Due to severe competition and restructuring taking place in the power industry, there is a need to reduce maintenance costs, operate transformers as much as possible, extend their life, and prevent unplanned outages. Hence, in the recent years the monitoring and diagnostics of transformers have attracted considerable attention of researchers and practicing engineers. The monitoring can be either offline or online.
The trend is more towards online techniques due to ongoing developments in computational/analysis tools and information technology. Insulation degradation is the primary reason for aging and eventual failures of transformers. It is usually the limiting factor in the longevity of any electrical equipment including transformers.
Degradation beyond a limit can become the cause of their natural end-of-life. Various impurities and mechanisms that lead to insulation degradation are moisture, conducting particles, hot-spots, oxidation and partial discharges.
The presence of moisture in the insulation system of the transformer reduces dielectric strength, leads to bubble formation at high temperatures and accelerates cellulose decomposition. Moisture in the presence of oxygen inflicts major damage to the insulation.
Moisture and oxygen degrade the paper insulation to form sludge and acids. Sludge gets deposited on windings, impairing cooling efficiency. Acids accelerate the decay rate further. Hence, moisture and oxygen lead to aging of transformers and reduction in their life expectancy.
The third catalyst for insulation deterioration is temperature. Aging accelerates rapidly with temperature in the presence of high moisture content in the paper/pressboard insulation; the general guideline that the insulation life becomes half for every 6-degree temperature rise is valid when moisture in the insulation is within the acceptable limit, i.e., less than 0.5% by weight. The aging rate is much higher if the moisture is at an unacceptable level.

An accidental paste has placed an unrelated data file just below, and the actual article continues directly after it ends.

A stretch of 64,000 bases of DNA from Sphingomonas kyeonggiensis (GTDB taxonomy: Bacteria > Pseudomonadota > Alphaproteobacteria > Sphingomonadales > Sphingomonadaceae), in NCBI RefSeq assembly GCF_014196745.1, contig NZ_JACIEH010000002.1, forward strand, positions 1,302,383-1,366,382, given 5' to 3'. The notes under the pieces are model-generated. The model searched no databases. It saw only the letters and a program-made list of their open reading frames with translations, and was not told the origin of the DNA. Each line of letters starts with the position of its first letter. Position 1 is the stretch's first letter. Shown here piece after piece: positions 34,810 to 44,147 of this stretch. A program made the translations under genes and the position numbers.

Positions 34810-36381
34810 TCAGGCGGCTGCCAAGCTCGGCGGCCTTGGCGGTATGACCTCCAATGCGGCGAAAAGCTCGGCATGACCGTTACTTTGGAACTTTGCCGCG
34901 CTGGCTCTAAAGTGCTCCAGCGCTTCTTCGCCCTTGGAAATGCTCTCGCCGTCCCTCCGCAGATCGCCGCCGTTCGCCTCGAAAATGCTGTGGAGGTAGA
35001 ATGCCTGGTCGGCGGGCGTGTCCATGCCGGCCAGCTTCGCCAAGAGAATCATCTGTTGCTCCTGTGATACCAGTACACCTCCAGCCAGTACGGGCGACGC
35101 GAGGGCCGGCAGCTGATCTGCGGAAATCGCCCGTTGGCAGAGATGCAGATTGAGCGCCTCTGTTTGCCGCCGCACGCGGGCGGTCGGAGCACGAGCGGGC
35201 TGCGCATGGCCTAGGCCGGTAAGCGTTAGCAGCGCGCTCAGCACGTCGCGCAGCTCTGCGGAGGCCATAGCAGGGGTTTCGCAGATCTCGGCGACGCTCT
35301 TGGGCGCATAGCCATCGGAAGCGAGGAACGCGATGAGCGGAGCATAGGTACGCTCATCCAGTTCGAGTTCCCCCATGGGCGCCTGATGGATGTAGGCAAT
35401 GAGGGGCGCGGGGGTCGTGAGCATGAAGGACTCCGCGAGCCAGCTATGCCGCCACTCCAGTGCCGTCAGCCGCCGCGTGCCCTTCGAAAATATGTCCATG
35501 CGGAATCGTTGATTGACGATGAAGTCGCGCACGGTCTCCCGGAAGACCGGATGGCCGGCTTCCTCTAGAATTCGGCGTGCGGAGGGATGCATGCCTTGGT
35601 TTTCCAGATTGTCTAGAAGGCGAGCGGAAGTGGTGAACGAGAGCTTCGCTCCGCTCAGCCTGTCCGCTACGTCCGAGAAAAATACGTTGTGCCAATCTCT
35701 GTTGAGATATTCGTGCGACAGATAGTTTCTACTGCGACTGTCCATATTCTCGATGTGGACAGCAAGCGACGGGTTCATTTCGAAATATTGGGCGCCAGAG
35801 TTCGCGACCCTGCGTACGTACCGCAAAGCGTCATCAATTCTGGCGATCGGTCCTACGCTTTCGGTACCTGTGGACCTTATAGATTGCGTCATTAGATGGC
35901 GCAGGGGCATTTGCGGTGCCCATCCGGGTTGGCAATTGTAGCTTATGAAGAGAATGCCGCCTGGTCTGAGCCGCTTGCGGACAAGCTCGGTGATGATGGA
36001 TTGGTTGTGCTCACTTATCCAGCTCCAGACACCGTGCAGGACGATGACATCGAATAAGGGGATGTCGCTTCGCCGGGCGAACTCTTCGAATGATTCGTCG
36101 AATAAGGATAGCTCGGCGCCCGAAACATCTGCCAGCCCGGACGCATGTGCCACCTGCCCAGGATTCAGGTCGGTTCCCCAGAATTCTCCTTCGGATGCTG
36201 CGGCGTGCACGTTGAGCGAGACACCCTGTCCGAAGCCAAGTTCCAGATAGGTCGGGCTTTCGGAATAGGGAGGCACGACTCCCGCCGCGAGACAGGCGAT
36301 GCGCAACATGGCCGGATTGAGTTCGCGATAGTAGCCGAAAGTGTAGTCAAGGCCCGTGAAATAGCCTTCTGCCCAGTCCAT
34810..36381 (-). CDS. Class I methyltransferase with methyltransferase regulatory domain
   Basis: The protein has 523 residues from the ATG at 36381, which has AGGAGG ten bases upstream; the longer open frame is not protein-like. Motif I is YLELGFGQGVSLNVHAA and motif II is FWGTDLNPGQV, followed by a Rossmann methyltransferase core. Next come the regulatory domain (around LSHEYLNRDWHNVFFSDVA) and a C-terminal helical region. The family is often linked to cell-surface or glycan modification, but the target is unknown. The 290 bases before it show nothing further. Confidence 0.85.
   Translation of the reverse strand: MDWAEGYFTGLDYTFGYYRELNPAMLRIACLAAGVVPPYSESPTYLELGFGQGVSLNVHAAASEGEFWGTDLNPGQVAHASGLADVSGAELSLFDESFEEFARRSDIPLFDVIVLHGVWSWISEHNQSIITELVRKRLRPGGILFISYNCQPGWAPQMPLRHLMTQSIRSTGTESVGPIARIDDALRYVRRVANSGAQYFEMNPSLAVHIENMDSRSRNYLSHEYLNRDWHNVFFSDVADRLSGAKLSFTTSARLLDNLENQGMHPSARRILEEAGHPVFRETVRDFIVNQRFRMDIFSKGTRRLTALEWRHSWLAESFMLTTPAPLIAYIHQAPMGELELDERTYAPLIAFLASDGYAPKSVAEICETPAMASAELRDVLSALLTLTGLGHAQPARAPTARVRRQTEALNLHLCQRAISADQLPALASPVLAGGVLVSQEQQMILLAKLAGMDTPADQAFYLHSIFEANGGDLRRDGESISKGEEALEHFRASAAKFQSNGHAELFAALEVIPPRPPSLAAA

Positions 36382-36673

An oxygen inhibitor can be added to the oil for arresting its high decay rate. The inhibitor acts as a sacrificial agent since the oxygen attacks it rather than the cellulose insulation. The inhibitor may have to be periodically replenished to make up for its falling level due to the oxygen.
Transformers are typically dried by manufacturers so that the moisture to dry weight ratio is within 0.5%. On site a ratio more than 2.5% certainly calls for a dry-out operation. The limit on moisture in oil for a dry-out operation is typically 30% oil saturation. The amount of moisture dissolved in oil increases with temperature. When the moisture content increases beyond the saturation value, oil can no longer hold it resulting in free water suspensions.
Paper insulation is much more hygroscopic in nature than the oil. Hence, the moisture distributes unequally between the oil and the cellulose insulation; the latter has a greater amount. In fact, most of the moisture inside the transformer resides in the cellulose insulation (can be as high as 99% or more). Temperature conditions predominantly decide the moisture distribution between them.